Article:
THE MILITARY AND THE MEDIA: James Lacey, an Army Reservist and writer for Time magazine argues that the media coverage of Iraq is overly negative in part because the military has almost totally failed to engage, and where it has engaged, it has been with a mind-boggling degree of ineptitude. However, I think he would also concede that it would help if war reporters knew as much about the military as sportswriters know about sports.

PUNK COMES TO THE PENTAGON: Two Air Force majors, writing in Defense AT&L (acquisition, technology and logistics), think defense program managers could learn a thing or two from the Ramones and the Clash.

OIL-FOR-FOOD SCANDAL: The man who abruptly retired as Kofi Annan's cabinet chief after shredding papers related to the O-F-F program has been shredding still more documents in his new 10th-floor U.N. office across the street from the U.N. Secretariat building, according to a staffer who works o­n the same floor.

XTINA AGUILERA'S publicist says the singer did not injure her arm in a bar fight, but by picking up pieces of a glass vase knocked over by her dog.

BRITNEY SPEARS may turn her childbirth into a TV show. But it wouldn't show the o­nly part that would interest anyone.

ZACH BRAFF AND MANDY MOORE have broken up; Braff has been spotted with a harem of young women.

FORMER CLINTON ADVISOR AND CNN CROSSFIRE HOST PAUL BEGALA, discussing the Bush Administration's record o­n and after 9/11, said that Republicans "want to kill me and my children if they can." The link is to a conservative outfit, but you can check the video -- he says it about 50 minutes into the discussion.

L. RON HUBBARD: The science-fiction author and founder of Scientology is profiled in Slate. The adjective "wacky" is used. Aleister Crowley pops up, too. Sadly, no mention of improv comedy giant Del Close.

IT'S NOT THE HEAT, IT'S THE HUMIDITY and more, writes Richard Lawrence Cohen.

EDUCATION: A large majority of high school students say their class work is not very difficult, and almost two-thirds say they would work harder if courses were more demanding or interesting, according to an o­nline nationwide survey of teenagers conducted by the National Governors Association. I'm dubious as to how scientific the o­nline poll is, but interesting nonetheless.

CATS AND DOGS: Diesel, an english mastiff weighing 140kg, might be hostile to people other than his owners, but his hulking frame conceals a big soft spot for the most unlikely of companions Ė Maggie the cat.

ACOUSTIC KITTY: A blogger taking a class o­n the History of American Spying taught by the Chief Historian of the CIA claims the Company created a cyborg cat to help eavesdrop o­n the Soviet Compound in DC during the Cold War. And he links to a document that seems to back it up.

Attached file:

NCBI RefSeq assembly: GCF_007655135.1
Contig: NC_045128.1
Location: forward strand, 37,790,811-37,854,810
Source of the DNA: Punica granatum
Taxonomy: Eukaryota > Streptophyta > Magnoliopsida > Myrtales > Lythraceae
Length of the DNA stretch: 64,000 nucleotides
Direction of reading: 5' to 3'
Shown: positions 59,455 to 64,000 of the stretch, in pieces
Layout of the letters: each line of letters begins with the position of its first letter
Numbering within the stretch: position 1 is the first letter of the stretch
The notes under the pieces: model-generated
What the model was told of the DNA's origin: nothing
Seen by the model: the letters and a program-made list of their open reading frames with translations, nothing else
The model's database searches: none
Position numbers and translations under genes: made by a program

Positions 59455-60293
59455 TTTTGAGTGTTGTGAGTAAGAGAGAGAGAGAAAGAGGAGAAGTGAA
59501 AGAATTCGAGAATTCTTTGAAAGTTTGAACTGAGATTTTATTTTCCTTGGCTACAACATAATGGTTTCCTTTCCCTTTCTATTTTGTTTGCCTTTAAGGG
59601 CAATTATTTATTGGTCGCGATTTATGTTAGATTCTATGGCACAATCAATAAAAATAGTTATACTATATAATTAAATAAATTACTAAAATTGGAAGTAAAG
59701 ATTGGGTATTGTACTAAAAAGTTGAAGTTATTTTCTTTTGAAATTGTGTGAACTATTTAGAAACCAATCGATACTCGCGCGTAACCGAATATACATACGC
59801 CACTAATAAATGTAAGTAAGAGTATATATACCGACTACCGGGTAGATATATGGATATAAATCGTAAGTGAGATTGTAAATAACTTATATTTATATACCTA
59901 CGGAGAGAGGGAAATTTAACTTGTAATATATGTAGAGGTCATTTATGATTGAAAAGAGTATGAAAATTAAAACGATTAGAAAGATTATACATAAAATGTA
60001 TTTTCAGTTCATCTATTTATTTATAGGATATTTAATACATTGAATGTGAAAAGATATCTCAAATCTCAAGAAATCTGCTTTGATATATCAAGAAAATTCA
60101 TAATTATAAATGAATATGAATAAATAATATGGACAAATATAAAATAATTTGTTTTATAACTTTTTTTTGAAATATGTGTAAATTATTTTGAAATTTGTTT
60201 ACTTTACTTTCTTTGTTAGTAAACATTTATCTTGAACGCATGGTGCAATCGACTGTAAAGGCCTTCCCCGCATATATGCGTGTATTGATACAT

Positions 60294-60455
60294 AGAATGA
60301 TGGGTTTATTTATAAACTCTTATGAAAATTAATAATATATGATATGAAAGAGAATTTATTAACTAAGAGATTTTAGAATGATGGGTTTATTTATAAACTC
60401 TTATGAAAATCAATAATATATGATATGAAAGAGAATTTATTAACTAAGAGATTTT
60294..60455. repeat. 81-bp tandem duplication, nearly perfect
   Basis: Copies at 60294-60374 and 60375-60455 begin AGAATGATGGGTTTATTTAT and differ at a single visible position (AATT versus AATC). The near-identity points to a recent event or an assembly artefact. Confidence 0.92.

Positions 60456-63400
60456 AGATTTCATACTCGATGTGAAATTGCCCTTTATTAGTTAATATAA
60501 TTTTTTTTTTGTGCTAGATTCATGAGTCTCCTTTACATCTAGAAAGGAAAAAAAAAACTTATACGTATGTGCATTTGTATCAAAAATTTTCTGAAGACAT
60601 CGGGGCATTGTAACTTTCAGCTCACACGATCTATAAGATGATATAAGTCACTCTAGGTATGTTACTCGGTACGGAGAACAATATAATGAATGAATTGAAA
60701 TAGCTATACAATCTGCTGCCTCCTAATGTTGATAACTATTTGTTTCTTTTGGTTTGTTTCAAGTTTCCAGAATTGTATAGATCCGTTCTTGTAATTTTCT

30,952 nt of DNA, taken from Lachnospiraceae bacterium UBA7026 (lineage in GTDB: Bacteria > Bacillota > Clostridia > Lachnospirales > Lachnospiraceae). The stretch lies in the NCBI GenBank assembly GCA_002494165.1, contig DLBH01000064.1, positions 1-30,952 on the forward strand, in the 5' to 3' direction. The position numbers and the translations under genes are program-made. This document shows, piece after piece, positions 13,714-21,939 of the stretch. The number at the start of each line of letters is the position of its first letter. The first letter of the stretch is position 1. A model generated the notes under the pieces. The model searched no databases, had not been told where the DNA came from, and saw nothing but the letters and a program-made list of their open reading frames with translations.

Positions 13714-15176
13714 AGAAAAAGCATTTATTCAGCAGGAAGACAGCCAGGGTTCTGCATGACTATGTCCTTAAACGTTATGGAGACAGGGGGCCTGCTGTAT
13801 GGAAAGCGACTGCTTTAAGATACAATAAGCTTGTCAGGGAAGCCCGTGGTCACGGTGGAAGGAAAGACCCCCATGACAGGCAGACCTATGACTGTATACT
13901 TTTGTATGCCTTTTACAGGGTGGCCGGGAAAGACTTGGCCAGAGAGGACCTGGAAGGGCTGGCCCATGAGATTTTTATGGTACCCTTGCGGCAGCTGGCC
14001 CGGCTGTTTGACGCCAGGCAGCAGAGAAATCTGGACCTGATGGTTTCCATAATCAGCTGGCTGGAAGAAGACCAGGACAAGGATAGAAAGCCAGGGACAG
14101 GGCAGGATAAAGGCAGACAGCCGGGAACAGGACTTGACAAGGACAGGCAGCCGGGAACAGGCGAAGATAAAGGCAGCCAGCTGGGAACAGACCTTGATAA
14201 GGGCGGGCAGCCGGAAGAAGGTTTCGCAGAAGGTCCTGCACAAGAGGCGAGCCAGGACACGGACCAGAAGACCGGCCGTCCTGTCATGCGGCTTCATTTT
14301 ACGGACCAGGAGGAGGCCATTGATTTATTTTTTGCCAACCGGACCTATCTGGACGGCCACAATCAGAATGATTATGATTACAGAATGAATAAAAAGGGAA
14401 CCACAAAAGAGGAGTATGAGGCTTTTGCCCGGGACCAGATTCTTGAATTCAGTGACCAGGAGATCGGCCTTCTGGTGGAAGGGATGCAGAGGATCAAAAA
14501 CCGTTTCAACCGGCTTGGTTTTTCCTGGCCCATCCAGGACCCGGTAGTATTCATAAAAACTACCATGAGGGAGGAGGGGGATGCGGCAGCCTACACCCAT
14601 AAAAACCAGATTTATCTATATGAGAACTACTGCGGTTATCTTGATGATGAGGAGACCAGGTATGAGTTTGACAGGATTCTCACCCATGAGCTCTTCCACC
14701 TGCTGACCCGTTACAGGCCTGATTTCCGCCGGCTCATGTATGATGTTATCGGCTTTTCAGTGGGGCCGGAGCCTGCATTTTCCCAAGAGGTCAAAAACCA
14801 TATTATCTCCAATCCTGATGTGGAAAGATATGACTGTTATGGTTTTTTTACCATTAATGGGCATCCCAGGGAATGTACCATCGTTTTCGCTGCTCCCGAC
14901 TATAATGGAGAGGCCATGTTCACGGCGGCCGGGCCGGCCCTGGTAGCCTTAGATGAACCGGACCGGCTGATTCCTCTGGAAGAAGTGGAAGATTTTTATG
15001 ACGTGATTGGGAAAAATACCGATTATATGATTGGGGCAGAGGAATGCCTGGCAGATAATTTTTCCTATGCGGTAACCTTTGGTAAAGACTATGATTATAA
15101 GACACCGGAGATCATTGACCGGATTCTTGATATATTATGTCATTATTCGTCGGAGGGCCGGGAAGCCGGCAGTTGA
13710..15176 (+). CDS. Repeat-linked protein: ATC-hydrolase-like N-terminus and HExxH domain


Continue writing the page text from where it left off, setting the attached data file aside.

DOGS: A five year-old golden retriever, fought off a 14-foot, 700-pound alligator in a Lake Moultrie canal last month and lived to howl about it.

DOES A TIGER STALK SAN ANTONIO? There are unsubstantiated reports that a tiger is loose in northern Atascosa County, TX, including unusual attacks o­n other animals.

BLIND MAN ALLEGEDLY HAS SEX WITH HIS GUIDE DOG: But in Florida prosecutors puzzle over the proper charge, because Florida, like many other states, has no bestiality statute.

SPEAKING OF WHICH, King County sheriff's detectives are investigating the death of a Seattle man from injuries sustained while having sex with a horse.

Read full article: 'Intonation, Jimmy Webb, Charlie Buckett, Harry Potter, Cats, Dogs, etc.'
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Gerbil's Guide to the Galaxy; How I Learned to Stop Worrying and Love the Blog   Printer-friendly page   Send this story to someone
Friday, July 15, 2005 - 08:00 AM
Posted by: kbade



...with the opening of Charlie and the Chocolate Factory. Newsday gives it 3 1/2 stars, calling it "a Frankenstein monster of arrested development and unresolved childhood conflicts that have been maniacally funneled into Wonkaland, a child's totalitarian fantasy in the elaborate disguise of a candy factory." Coming Soon says: "Tim Burton's magical version of Roald Dahl's classic is as weird and twisted as you might expect, but it still far surpasses the original movie in every sense." John Hartl of MSNBC writes: "The new movie often feels less like a remake than a trip through Burtonland, where weird landscapes, Danny Elfmanís spry music and Johnny Deppís whims threaten to turn the movie into a series of improvisations. Fortunately, thereís more of the classic Burton (Beetlejuice, Ed Wood) than the problematic Burton (Big Fish, Planet of the Apes) of recent years. And the casting couldnít be much better." Of Burton and Depp, Rolling Stone's Peter Travers says, "Their missionary lunacy is a treat for twisted children of all ages." The Washington Post review calls it "a major comedown." The Christian Science Monitor review tweaks the reader: "On paper, Tim Burton seems the ideal filmmaker for a remake of Charlie and the Chocolate Factory... o­n the screen, Burton turns out to be the ideal filmmaker for this deliciously bizarre yarn." Harry Knowles of Aint-It-Cool-News calls it "simply scrumdiddliumptious... Burton hasnít been this good in a very long timeÖ if ever." Michael Wilmington of the Chicago Tribune gives it four stars: "In a summer of movie discontent, Charlie and the Chocolate Factory stands out like a gourmet truffle in a box of stale caramels and curdled creams." And Oddjack has Matthew Tobey's handicapping of the movie -- for example, the odds that the film will feature "hot Oompa-Loompa-on-Oompa-Loompa action" are 47/1.